Serama roosters are no ordinary cocks. You won’t find them on a farm, or even in a back-alley cock-fighting ring. They’re not for eating—besides, at less than six inches tall, they don’t pack much meat. But what they lack in size and ferociousness, they more than make up for in attitude.
In Chickens, the American reprint of Malaysian photographer Ernest Goh‘s book Cocks, that attitude is on display. Goh has made a set of crisply lit portraits of the diminutive birds strutting in front of a stark black backdrop, and the birds’ colorful feathers seem to shine. Shot at low angles with no other objects to provide perspective on their dimensions, the birds seem huge. With their vertical posture, elongated plumage and breasts pushed forward, they appear almost like warriors—a band of fowl, feathered centurions.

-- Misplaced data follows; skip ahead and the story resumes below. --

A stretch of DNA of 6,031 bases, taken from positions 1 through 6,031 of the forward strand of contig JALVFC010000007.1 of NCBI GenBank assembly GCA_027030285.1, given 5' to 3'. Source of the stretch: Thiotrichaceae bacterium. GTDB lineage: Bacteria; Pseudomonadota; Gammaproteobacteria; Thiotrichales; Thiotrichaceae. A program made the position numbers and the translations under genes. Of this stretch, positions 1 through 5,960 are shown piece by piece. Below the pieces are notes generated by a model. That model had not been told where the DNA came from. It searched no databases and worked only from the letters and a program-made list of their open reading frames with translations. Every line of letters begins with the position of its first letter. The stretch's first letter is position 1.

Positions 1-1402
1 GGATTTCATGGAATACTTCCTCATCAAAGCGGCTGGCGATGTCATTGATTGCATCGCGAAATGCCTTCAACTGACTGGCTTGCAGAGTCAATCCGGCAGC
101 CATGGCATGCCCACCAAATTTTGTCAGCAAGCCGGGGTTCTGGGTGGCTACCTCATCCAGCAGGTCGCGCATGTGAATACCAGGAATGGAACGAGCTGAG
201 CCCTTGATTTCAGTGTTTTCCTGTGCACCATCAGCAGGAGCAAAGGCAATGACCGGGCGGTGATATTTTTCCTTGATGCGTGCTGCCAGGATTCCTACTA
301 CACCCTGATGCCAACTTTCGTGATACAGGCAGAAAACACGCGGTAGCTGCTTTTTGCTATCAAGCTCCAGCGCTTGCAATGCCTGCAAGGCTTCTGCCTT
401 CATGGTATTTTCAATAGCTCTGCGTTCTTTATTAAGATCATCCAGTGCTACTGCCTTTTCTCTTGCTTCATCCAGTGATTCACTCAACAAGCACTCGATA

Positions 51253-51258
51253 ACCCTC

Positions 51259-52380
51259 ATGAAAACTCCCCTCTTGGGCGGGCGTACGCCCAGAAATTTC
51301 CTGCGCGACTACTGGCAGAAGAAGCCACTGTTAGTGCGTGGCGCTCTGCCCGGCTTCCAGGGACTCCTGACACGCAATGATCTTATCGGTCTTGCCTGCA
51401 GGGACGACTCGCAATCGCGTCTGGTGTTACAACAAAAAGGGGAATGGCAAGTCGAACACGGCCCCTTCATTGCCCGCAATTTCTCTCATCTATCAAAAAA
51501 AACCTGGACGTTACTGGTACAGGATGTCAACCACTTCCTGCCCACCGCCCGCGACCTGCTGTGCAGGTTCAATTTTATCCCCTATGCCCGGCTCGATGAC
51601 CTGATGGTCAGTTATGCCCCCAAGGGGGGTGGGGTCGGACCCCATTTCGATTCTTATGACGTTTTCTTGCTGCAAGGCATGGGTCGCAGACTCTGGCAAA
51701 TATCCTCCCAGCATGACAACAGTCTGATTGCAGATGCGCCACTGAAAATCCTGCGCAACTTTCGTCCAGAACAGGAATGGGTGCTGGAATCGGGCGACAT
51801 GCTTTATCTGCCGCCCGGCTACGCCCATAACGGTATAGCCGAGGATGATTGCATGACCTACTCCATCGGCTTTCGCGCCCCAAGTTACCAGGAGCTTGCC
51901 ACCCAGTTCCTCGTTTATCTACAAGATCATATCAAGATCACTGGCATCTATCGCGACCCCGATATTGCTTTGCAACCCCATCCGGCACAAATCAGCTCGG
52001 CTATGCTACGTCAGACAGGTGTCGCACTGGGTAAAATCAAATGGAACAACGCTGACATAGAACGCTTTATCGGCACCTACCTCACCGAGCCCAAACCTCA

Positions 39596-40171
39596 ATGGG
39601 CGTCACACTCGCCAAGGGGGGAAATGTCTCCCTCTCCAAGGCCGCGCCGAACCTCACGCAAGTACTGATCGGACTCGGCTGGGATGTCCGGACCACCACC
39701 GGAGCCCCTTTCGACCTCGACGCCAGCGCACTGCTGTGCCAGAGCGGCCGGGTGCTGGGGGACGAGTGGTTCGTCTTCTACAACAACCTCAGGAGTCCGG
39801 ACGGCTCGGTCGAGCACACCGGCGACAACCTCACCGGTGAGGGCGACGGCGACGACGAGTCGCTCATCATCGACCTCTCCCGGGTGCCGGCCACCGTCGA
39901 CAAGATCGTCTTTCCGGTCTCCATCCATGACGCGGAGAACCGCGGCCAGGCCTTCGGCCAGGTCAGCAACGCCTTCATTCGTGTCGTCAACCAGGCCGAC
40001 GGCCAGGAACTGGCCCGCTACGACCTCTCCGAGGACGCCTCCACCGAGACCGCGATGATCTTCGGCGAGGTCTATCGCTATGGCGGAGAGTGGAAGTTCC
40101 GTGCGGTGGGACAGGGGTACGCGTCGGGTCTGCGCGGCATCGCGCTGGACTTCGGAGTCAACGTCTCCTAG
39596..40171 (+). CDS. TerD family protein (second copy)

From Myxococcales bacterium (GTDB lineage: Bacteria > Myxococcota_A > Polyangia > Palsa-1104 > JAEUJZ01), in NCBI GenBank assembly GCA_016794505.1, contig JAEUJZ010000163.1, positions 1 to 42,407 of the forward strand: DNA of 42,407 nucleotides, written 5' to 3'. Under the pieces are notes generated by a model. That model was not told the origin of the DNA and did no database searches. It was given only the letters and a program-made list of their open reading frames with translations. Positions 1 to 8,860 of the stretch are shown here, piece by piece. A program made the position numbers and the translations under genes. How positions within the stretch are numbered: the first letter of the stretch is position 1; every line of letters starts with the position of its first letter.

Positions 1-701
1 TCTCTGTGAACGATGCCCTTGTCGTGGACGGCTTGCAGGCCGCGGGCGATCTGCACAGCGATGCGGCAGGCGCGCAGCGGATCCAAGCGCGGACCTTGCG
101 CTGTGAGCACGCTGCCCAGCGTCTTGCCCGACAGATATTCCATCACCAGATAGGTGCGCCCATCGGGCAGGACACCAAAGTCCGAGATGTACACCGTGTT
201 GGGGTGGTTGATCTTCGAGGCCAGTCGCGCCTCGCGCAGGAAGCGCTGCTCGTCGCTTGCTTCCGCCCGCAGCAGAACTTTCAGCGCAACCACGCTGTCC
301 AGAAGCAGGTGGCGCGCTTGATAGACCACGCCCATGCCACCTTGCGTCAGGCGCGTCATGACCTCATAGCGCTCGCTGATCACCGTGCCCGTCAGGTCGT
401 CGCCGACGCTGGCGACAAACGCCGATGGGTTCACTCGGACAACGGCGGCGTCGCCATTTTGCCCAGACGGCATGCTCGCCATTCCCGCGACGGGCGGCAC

Serama chickens are revered in Malaysia, where they were first bred from Japanese and Malaysian bantam chickens. Sometimes claimed to be the world’s smallest chickens, they can weigh as little as half a pound when full-grown. Many are kept as pets or raised to compete what are essentially beauty contests. In an essay in the book, Mohamed Tahar Jumaat, who acted as Goh’s assistant and fixer while traveling in Malaysia, claims one Serama cock was sold for a record 35,000 Malaysian ringgits (approximately $10,000).
Goh’s photos convey the power, beauty and majesty of the breed, which survived near-extinction in 2004, when more than 50,000 birds were culled in the name of public safety in the wake of the Asian bird flu epidemic. As in his first book, The Fish Book, featuring marine-life portraits that seemed to capture eerily human expressions, Goh seeks to expose the odd shades of humanity in the birds, by giving them respect and admiration typically reserved for human subjects. His subjects are not anonymous; they’re characters. “Our perception of animals could be changed simply by getting to know them as individuals,” he says. –Matthew Ismael Ruiz